At the turn of the year, everything was looking rosy for mobile marketing and ad-tech firm Fiksu: It was preparing for an IPO and planned to double its global workforce to about 500 staff.
Now the Boston-based company, which specialises in mobile app advertising and marketing, appears to have hit a bump in the road. As first reported by the Boston Business Journal, Fiksu has scrapped its IPO plans, is cutting 10% of its workforce, and its chief financial officer Ken Goldman has suddenly left the company.
Fiksu provided Business Insider with this statement from its CEO and founder Micah Adler:
“Fiksu is a market leader in the area of programmatic media buying, and we have been increasingly automating all aspects of our business and platform. As a result, we’ve been able to increase the effectiveness of the campaigns we run, but also create efficiencies across our organisation. To take full advantage of those efficiencies, we’ve undergone a reorganization and, as a result, eliminated some roles. 2014 was Fiksu’s strongest year to date, as we achieved more than $US100M in revenue, and we expect 2015 to be even stronger.
Regarding the IPO, the ad tech sector is currently not popular with public company investors. While this may change rapidly, and clearly ad tech will be an ongoing cornerstone of the advertising ecosystem, Fiksu does not have plans to IPO at this time.”
Fiksu confirmed that “approximately” 10% of its 260 roles will be affected. However, a spokesman told us that the company is still “selectively hiring” across sales, product, and engineering where needed.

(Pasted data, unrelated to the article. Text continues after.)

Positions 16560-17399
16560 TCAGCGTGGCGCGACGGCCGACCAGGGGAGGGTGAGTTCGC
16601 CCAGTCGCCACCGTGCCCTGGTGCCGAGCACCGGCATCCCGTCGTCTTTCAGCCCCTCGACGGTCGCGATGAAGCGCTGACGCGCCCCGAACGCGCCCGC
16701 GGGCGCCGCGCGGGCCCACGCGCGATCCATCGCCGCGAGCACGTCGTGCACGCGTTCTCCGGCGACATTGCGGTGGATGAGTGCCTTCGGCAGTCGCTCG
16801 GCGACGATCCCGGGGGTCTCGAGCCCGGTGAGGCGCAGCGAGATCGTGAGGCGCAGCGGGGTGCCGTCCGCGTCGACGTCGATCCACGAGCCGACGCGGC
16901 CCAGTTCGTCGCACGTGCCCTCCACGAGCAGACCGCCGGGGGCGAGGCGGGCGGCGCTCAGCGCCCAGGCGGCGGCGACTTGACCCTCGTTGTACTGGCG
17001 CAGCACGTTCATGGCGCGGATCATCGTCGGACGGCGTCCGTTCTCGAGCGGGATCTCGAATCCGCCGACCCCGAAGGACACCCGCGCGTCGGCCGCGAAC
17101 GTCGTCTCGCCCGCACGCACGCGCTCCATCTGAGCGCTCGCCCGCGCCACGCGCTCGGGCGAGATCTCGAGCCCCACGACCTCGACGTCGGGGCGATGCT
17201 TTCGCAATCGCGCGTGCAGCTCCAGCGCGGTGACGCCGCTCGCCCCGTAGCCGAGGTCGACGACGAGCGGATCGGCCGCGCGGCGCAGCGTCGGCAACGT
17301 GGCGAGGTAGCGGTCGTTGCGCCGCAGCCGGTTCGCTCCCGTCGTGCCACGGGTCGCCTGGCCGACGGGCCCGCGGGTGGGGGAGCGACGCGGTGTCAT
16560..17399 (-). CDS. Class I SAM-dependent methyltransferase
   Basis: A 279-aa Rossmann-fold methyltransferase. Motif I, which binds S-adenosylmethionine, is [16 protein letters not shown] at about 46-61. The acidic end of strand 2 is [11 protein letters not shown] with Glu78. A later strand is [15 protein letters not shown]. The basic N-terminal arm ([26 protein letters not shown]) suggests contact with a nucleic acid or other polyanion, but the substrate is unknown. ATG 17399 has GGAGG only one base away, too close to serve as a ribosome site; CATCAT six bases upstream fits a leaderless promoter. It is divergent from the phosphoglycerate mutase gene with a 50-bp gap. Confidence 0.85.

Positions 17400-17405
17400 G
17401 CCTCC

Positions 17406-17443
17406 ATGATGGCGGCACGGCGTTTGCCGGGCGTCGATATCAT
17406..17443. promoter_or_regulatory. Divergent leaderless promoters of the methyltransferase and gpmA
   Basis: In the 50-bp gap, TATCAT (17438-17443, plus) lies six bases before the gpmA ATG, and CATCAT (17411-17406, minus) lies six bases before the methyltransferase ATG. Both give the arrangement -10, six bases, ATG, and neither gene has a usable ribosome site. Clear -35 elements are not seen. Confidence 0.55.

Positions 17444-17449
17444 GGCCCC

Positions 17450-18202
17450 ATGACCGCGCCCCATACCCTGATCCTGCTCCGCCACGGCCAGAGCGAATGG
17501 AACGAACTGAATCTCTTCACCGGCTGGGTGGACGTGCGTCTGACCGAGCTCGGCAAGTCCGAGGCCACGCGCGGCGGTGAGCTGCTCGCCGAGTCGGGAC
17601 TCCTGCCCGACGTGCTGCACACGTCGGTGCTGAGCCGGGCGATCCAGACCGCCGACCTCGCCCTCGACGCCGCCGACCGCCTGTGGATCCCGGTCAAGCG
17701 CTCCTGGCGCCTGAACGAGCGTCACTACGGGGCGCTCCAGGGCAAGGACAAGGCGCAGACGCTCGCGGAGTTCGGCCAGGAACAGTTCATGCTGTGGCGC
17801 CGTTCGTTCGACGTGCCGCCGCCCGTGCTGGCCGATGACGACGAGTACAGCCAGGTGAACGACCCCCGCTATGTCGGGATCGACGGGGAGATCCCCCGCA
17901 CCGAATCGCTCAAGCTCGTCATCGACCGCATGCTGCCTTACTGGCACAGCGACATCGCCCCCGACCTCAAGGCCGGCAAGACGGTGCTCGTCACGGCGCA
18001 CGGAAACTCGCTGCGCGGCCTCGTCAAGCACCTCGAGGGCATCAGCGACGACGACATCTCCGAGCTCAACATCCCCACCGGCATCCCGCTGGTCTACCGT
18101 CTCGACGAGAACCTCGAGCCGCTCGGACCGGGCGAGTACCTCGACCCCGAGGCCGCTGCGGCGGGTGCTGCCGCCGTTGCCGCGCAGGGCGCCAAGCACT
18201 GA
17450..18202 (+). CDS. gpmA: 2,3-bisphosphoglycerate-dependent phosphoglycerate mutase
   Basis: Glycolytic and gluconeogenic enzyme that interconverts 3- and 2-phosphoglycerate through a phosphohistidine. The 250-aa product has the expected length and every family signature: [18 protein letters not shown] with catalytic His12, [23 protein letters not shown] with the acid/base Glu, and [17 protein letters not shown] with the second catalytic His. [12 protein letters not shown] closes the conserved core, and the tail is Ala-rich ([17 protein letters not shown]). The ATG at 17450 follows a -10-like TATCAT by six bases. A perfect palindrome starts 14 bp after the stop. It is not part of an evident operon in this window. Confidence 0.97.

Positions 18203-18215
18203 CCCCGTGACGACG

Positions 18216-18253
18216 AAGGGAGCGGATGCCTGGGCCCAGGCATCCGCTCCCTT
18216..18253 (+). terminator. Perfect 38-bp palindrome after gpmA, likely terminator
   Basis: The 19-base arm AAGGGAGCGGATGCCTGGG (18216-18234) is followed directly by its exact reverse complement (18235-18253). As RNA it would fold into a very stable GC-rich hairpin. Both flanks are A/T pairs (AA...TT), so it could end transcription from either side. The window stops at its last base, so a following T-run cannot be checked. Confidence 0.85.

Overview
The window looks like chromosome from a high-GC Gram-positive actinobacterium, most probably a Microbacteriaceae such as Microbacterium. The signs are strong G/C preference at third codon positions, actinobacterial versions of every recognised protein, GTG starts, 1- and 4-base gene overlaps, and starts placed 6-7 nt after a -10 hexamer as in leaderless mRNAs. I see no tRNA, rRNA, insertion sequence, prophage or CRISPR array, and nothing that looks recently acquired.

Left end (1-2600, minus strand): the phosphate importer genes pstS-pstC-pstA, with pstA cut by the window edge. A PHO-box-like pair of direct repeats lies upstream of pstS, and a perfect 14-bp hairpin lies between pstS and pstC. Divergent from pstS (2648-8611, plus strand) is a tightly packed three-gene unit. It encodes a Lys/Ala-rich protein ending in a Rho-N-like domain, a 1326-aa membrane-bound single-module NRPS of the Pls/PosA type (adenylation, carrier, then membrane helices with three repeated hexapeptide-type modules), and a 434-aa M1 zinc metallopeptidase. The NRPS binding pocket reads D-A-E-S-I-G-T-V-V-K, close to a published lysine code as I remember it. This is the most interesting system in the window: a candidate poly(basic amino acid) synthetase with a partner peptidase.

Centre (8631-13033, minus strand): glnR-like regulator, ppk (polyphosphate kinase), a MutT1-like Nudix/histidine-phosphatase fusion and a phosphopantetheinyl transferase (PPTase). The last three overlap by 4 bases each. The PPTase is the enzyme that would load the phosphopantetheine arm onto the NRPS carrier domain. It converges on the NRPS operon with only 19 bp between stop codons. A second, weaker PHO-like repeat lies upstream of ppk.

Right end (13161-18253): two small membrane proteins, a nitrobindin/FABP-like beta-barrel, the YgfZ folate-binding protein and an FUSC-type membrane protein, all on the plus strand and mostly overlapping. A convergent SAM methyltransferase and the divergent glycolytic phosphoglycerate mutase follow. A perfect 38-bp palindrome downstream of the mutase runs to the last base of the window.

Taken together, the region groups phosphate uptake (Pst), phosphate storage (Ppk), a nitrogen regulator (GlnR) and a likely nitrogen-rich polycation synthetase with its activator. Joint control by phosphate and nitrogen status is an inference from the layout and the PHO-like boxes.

As for Goldman: He was hired to specifically work on the IPO. As that’s no longer an option, it made sense for the two to part ways.
Fiksu was founded in 2008, and has raised $US16.7 million in funding to date, according to CrunchBase.
The news that Fiksu is backing away from an IPO once again highlights the coolness from investors around the ad-tech market at the moment. Ad-tech stocks continued to slide in the first quarter of this year, The Wall Street Journal’s CMO Today reported, with Rocket Fuel (-43%), TubeMogul (-39%), and Tremor Video (-17%) taking the biggest batterings. Overall, LUMA Partners, which advises digital media firms, says the total value of ad tech stocks fell 12% since the turn of the year.
Fiksu’s layoffs are also indicative of a wider trend towards automation across the advertising industry, which is affecting hundreds of roles worldwide. AOL, Yahoo, and Microsoft, for example, have all made big layoffs recently as they refocus their advertising offerings around programmatic advertising, which allows marketers and agencies to buy advertising space through automated means, so there’s less of a need for human sellers.
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